And so, our July payment was the 27th of 180 scheduled payments on the 15-year loan, and the seventh since we set our goal to rid ourselves of the debt within five years.

The balance at the beginning of July was $166,577.09. As previously mentioned, we did not make an additional principal payment, so our standard payment reduced the overall balance to $165,688.51 at month's end.

Despite skipping the extra principal contribution this month, we are still about $18,088 ahead of schedule on our payments. And because of our prior efforts to date, we still saved $89.99 in interest this month, bringing our total interest savings to $287.89 so far.

The average principal payment we need to make monthly to meet our goal rose to $3,126.20.

If we receive my wife's paycheck before the 15th of August, I'll go ahead and send it to the lender in hope that they will apply it toward July's balance, since that would fall within the grace period. I'm not clear how our lender handles additional principal contributions received during that window, so it will be an interesting experiment (interesting to me, at least).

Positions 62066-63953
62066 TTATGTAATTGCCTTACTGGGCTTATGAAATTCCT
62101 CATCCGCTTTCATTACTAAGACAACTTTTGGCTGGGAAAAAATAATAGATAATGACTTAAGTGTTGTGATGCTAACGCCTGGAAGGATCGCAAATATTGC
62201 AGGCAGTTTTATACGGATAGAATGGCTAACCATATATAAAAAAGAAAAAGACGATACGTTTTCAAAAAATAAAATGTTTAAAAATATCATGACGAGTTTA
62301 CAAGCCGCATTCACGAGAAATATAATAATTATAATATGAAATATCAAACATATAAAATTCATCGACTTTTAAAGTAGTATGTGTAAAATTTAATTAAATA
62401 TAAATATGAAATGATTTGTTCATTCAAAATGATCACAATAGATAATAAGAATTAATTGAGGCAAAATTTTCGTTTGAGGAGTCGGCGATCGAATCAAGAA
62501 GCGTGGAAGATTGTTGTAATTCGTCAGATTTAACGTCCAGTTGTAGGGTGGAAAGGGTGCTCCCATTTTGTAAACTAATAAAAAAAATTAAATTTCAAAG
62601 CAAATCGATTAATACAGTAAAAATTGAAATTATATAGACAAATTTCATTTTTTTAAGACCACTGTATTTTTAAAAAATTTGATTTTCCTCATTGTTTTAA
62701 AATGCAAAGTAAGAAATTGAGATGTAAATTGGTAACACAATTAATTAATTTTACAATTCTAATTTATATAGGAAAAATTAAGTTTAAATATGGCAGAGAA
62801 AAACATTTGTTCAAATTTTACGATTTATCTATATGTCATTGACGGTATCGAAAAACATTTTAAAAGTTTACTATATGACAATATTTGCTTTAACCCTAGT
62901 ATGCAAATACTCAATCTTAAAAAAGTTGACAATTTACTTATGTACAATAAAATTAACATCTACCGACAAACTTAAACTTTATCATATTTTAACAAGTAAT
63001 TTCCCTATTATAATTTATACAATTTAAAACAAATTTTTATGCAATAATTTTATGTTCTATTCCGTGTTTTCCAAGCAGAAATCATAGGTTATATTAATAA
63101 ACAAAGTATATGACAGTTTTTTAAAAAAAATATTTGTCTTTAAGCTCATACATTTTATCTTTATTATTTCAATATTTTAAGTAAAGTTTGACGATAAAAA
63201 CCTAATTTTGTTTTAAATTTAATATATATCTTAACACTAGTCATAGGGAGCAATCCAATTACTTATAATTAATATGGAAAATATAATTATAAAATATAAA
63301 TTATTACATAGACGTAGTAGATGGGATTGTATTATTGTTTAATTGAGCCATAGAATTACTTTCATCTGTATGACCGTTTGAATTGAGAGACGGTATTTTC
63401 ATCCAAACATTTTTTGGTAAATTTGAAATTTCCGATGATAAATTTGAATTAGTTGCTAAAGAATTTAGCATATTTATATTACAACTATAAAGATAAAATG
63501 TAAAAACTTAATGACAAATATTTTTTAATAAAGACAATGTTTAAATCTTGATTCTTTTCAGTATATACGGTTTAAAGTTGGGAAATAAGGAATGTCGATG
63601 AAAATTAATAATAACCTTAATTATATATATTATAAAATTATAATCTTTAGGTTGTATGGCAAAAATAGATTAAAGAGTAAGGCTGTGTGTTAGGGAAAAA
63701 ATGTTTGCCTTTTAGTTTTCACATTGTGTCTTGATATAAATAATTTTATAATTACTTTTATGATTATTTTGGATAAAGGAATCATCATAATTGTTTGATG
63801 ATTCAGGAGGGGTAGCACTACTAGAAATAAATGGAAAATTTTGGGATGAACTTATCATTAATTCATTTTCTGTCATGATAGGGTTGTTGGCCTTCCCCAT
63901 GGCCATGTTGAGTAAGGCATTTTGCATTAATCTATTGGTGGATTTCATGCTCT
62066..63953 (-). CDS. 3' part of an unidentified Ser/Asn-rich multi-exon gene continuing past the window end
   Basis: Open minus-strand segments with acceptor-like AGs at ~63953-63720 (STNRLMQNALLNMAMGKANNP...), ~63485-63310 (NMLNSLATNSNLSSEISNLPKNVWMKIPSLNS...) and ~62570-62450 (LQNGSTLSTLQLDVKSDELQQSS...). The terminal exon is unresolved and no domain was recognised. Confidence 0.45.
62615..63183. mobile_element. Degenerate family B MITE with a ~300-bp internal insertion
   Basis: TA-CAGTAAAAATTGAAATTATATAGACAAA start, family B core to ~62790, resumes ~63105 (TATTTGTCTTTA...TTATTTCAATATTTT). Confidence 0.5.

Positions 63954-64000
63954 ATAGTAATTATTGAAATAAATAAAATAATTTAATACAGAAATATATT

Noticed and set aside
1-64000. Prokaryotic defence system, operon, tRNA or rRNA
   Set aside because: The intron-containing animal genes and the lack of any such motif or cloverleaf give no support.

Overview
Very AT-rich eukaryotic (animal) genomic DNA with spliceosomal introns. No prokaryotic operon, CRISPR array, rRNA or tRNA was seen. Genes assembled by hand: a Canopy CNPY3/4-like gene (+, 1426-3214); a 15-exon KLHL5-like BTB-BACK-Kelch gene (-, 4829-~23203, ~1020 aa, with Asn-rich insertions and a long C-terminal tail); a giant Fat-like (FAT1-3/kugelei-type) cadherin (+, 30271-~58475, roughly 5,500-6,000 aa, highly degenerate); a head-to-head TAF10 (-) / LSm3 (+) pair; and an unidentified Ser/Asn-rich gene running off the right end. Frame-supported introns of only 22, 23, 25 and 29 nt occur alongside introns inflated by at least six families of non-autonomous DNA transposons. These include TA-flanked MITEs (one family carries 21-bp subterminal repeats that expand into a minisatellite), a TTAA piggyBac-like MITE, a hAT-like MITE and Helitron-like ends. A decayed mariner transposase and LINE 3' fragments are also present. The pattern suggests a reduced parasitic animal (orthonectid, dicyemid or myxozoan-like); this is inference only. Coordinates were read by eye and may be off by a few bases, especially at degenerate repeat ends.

The sunset on the last evening of July is beautiful here in New Hampshire. Here's to a wonderful August.

Friday, July 18, 2008

Extra Scratch

My wife just returned from a week-long business trip. She's taken on additional work this summer to bring in some extra income and explore the possibility of a future career change. Later this month she is committed to another week-long stint with the second job. She has to file an expense report before getting paid for her recent work. Because of that, I am not sure whether we will be able to make an additional principal payment on the mortgage in July, or if (due to the time associated with processing her check) we will have to wait and make a more sizeable contribution in August. My hope is that the check comes in while we still have time to pay in July, so we can save one more month of interest on the principal reduction.

When attacking a fixed-rate mortgage, it's best to make payments as early as possible to maximize the compounding of interest saved over time. For example, every $1,000 of the loan at a fixed interest rate of 6 percent will accrue $5 in interest charges each month the balance remains unpaid (0.06 divided by 12 months, multiplied by $1,000). Over five years, a principal reduction of $1,000 will result in $300 total interest savings if the debt is paid off in month 1, versus only $60 in savings if the debt is paid off at the beginning of year four (month 49).